Identical trends can be seen on the question of Trump’s announced intention to withdraw half of the U.S. troops currently in Afghanistan, where Democrats are far more supportive of keeping troops there than Republicans and independents.
This case is even more stark since Obama ran in 2008 on a pledge to end the war in Afghanistan and bring all troops home. Throughout the Obama years, polling data consistently showed that huge majorities of Democrats favored a withdrawal of all troops from Afghanistan:
With Trump rather than Obama now advocating troop withdrawal from Afghanistan, all of this has changed. The new polling data shows far more support for troop withdrawal among Republicans and independents, while Democrats are now split or even opposed. Among 2016 Trump voters, there is massive support for withdrawal: 81 percent to 11 percent; Clinton voters, however, oppose the removal of troops from Afghanistan by a margin of 37 percent in favor and 47 percent opposed.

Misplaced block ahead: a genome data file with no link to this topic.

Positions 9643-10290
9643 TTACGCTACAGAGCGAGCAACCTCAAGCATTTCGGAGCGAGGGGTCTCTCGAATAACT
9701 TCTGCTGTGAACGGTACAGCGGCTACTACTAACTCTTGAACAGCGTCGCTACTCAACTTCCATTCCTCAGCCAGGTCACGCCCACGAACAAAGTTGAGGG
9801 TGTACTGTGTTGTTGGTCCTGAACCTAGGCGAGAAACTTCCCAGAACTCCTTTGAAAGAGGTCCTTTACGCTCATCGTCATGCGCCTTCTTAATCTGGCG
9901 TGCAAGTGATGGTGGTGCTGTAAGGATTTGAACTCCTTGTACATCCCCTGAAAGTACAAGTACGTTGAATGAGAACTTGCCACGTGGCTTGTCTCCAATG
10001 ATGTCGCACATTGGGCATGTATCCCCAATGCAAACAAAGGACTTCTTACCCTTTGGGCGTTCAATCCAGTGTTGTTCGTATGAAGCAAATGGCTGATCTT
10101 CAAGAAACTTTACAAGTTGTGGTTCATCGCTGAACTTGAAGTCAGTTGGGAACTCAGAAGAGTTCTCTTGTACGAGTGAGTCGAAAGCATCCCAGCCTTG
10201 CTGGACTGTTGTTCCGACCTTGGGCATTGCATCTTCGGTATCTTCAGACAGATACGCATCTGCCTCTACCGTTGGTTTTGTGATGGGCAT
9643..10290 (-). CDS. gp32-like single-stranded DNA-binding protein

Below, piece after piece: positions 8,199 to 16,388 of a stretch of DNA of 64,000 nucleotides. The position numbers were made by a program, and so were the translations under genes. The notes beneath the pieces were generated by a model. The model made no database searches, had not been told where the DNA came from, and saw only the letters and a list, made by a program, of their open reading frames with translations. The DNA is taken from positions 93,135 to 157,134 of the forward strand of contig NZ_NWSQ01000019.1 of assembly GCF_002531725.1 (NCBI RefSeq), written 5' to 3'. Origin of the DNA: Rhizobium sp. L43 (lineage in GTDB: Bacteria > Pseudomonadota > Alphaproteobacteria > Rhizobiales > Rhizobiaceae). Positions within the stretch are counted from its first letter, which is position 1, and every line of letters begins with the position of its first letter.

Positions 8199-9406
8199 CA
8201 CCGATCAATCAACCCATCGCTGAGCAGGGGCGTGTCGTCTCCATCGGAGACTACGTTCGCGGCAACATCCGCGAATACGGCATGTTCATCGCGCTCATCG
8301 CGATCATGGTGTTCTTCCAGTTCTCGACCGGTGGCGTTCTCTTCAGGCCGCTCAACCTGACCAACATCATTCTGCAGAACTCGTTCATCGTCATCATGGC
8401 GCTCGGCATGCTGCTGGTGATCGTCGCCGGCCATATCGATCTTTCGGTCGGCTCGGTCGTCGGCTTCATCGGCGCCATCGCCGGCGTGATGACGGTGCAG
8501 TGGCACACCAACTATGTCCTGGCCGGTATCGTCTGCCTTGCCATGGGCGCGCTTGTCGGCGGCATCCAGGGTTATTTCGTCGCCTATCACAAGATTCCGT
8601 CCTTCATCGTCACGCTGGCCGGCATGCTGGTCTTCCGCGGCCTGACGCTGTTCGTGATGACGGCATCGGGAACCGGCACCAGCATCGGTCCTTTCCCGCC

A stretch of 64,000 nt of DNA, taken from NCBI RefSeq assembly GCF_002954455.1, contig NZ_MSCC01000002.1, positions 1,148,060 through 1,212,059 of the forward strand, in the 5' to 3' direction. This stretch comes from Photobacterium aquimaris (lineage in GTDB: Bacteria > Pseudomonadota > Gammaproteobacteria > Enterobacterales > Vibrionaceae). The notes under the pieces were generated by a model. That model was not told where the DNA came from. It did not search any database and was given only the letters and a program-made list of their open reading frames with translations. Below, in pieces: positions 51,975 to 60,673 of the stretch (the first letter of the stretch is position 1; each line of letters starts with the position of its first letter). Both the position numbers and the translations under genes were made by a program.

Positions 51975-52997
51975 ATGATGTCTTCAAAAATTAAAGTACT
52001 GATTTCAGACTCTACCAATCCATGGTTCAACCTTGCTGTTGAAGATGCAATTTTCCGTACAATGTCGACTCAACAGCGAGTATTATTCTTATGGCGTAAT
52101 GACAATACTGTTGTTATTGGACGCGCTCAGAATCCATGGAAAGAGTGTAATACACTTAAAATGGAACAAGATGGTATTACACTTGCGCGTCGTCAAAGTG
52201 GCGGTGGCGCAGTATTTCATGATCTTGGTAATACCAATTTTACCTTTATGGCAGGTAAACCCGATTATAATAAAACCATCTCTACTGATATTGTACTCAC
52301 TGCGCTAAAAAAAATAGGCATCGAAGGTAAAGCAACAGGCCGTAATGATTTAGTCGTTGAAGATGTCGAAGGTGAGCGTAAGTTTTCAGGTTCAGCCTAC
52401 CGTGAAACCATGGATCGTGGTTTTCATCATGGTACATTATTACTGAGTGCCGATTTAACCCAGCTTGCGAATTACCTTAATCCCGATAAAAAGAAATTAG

This latest poll is far from aberrational. As the Huffington Post’s Ariel Edwards-Levy documented early this week, separate polling shows a similar reversal by Democrats on questions of war and militarism in the Trump era.
While Democrats were more or less evenly divided early last year on whether the U.S. should continue to intervene in Syria, all that changed once Trump announced his intention to withdraw, which provoked a huge surge in Democratic support for remaining. “Those who voted for Democrat Clinton now said by a 42-point margin that the U.S. had a responsibility to do something about the fighting in Syria involving ISIS,” Edwards-Levy wrote, “while Trump voters said by a 16-point margin that the nation had no such responsibility.” (Similar trends can be seen among GOP voters, whose support for intervention in Syria has steadily declined as Trump has moved away from his posture of the last two years — escalating bombings in both Syria and Iraq and killing far more civilians, as he repeatedly vowed to do during the campaign — to his return to his other campaign pledge to remove troops from the region.)